Texas Worker Deaths on the Rise: Transportation Deaths the Biggest Risk
In addition to the devastation to the town itself, the explosion at the West, Texas fertilizer plant has brought the issue of worker and worksite safety into the forefront of the public discussion. Without serious regulations and oversight, employers have once again shown that they will take advantage of workers and will not focus on worker safety. As a result of our long history of workers being killed, maimed, and injured, laws were enacted to protect the American worker from unnecessary dangers.
As a way of improving workplace safety, restrictions and regulations in a variety of areas were imposed by the government. Hours limitations were enacted for all workers and specific hour limitations were enacted for professions in which fatigue was especially dangerous. Regulations regarding child labor were enacted. As time went by, job specific safety regulations were enacted to address fall protection, vision/hearing protection, inhalation issues, and a variety of other potential dangers were lessened.
Finally, worksite safety was changed to address potential dangers to contract workers, visitors, full and part time workers, and members of the public who happened to live or traverse around or through work sites. These changes were specifically made to address large scale disasters like explosions, exposures, and other incidents that could injure innocent people living near facilities that had no idea what dangers lurked near them.
In spite of the many significant steps forward in the realm of worker safety, over the last few decades, deregulation has been a goal of many politicians. As a result, there has been less oversight of many industries. Many argue that this has led to a slow increase in worker injuries and deaths, and some of the data proves that contention may be correct.
A report released today by the Bureau of Labor Statistics shows an ever-so-slight uptick in the number of workers killed on the job in 2011. In all 4,693 workers suffered fatal injuries on the job that year, which was three more than in 2010. The fatal injury rate for 2011, however, was down slightly from 2010, at 3.5 deaths per 100,000 full-time equivalent workers.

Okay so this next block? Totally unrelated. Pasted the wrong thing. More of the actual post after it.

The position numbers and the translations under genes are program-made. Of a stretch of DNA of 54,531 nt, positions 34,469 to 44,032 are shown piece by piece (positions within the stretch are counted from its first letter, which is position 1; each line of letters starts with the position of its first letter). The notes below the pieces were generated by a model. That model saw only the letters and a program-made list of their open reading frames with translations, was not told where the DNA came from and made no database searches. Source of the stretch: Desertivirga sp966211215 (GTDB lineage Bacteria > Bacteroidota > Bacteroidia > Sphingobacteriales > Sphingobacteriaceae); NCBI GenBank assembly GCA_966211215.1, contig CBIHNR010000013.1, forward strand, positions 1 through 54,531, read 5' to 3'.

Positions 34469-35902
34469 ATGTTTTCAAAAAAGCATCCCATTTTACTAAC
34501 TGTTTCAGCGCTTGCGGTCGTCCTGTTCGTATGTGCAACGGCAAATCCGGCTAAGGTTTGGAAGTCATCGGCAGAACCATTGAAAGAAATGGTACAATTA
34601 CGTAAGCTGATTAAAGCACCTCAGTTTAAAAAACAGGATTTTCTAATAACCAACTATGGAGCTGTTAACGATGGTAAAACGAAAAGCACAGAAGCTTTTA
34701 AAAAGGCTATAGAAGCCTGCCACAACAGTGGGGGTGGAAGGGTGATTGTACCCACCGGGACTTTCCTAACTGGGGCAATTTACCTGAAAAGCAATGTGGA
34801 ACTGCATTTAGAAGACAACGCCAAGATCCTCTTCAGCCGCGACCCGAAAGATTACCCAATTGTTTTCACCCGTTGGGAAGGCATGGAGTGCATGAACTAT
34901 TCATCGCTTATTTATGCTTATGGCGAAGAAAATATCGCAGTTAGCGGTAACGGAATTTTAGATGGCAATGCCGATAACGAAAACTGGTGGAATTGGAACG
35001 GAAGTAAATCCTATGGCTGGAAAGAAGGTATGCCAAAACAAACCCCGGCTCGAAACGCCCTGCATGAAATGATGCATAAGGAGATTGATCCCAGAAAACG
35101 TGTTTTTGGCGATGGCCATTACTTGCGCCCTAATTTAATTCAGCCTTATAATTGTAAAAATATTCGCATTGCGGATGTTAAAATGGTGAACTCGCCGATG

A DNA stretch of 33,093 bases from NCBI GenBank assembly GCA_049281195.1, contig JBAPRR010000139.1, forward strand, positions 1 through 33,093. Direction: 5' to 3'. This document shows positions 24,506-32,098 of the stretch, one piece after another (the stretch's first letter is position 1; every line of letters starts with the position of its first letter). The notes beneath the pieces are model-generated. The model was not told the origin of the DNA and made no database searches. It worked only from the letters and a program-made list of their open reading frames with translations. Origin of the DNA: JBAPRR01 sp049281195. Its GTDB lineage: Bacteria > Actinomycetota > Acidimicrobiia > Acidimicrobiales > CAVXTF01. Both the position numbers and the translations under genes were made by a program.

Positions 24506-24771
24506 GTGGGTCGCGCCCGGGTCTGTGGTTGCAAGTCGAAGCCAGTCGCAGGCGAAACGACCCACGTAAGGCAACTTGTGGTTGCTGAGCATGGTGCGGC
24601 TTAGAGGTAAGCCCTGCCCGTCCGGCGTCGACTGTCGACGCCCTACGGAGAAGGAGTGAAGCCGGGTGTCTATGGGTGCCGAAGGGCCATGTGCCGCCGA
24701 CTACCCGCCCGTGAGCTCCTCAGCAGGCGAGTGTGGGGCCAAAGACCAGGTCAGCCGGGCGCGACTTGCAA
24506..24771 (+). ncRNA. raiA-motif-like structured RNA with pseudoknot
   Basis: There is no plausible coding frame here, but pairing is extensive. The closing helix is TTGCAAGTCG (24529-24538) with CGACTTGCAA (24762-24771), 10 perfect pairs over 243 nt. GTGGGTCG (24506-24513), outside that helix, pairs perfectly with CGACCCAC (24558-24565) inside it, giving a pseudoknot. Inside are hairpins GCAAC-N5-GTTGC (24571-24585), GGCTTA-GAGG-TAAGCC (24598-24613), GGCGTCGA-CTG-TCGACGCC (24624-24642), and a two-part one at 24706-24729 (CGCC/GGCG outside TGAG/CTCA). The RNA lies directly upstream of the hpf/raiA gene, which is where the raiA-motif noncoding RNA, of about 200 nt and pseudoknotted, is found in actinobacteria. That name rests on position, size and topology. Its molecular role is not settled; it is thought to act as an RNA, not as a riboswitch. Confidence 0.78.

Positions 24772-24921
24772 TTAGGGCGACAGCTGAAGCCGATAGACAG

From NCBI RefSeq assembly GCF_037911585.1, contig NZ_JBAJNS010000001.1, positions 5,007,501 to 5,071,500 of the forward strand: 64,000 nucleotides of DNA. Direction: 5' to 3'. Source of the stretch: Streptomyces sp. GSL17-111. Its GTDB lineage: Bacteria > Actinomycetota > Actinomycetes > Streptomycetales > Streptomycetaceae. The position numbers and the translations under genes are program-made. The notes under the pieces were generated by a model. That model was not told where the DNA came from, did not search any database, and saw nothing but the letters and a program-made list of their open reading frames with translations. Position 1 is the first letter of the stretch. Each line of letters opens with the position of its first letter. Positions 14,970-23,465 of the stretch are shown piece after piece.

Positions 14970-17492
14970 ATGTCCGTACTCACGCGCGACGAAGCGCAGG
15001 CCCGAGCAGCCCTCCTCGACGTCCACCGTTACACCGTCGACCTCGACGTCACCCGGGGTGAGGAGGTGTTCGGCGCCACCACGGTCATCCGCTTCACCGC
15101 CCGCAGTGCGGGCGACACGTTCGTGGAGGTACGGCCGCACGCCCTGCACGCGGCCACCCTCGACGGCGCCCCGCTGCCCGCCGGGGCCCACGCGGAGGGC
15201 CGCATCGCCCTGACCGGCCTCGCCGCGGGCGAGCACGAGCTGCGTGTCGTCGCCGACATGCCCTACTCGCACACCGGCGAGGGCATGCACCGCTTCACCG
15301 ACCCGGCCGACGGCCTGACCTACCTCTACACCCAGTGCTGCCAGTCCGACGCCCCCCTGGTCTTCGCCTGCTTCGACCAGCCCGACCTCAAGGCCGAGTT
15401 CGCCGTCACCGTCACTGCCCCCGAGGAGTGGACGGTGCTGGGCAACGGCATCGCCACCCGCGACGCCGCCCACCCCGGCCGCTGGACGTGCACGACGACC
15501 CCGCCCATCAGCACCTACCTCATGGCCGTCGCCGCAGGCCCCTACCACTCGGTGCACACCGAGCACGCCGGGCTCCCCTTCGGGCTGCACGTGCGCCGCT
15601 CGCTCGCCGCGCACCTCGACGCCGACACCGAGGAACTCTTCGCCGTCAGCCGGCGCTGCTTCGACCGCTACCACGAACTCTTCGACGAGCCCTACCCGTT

According to the BLS, transportation incidents were the most frequent cause of on-the-job fatalities, with 1,937 workers dying in such incidents. The second most common cause of death was the 710 workers kill through “contact with objects and equipment.” That was just ahead of the 681 who were killed in “falls, slips [and] trips”; and 419 from “exposure to harmful substances or environments.”
While the West, Texas explosion is the type of catastrophe that pulls people in and grabs their attention, it should give people pause that the 14 killed in that disaster is roughly the number of workers who die in the workplace on a typical day. An average workday in the United States sees 13 workers killed on the job, while many more are injured. In fact, on the same day the fertilizer plant blew up, a dozen contract workers suffered burns when a fire broke out at the ExxonMobil refinery in Beaumont.
Speaking of contract workers, 2011 was the first time the BLS fatality report included a separate category for contract workers. They were added to the mix because it was felt employers weren’t afforded the same protections as their regular employees. In 2011, 542 contract workers died on the job naturally, with Texas leading the way with 56.
The increase in deaths and serious injuries for workers on the job is an alarming statistic. As technology gets better and worker education and training improves, the expected trajectory of worker deaths should be downward. However, it is increasing. Employers and regulators must step up to address this issue and work to lower the number of workers injured or killed on the job. If you have been injured or you lost a loved one on the job, contact the Texas Worksite Injury Lawyers at Hill Law Firm today. Consultations are always free and time is of the essence.